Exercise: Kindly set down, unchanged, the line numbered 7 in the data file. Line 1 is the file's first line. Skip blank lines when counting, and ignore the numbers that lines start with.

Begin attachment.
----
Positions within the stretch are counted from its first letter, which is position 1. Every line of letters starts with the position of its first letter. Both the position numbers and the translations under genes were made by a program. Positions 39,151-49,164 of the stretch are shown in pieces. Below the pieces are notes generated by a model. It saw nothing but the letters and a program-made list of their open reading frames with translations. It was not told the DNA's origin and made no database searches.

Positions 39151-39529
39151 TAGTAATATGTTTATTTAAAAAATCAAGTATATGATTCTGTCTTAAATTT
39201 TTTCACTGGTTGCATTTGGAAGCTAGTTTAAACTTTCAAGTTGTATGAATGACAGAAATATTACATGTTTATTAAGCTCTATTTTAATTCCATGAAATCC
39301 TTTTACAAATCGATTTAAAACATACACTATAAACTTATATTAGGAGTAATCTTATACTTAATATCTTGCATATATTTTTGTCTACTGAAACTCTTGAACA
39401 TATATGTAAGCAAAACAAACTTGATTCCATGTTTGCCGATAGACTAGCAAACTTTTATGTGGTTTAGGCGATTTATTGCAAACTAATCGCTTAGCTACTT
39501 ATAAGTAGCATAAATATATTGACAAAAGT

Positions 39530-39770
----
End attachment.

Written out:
39501 ATAAGTAGCATAAATATATTGACAAAAGT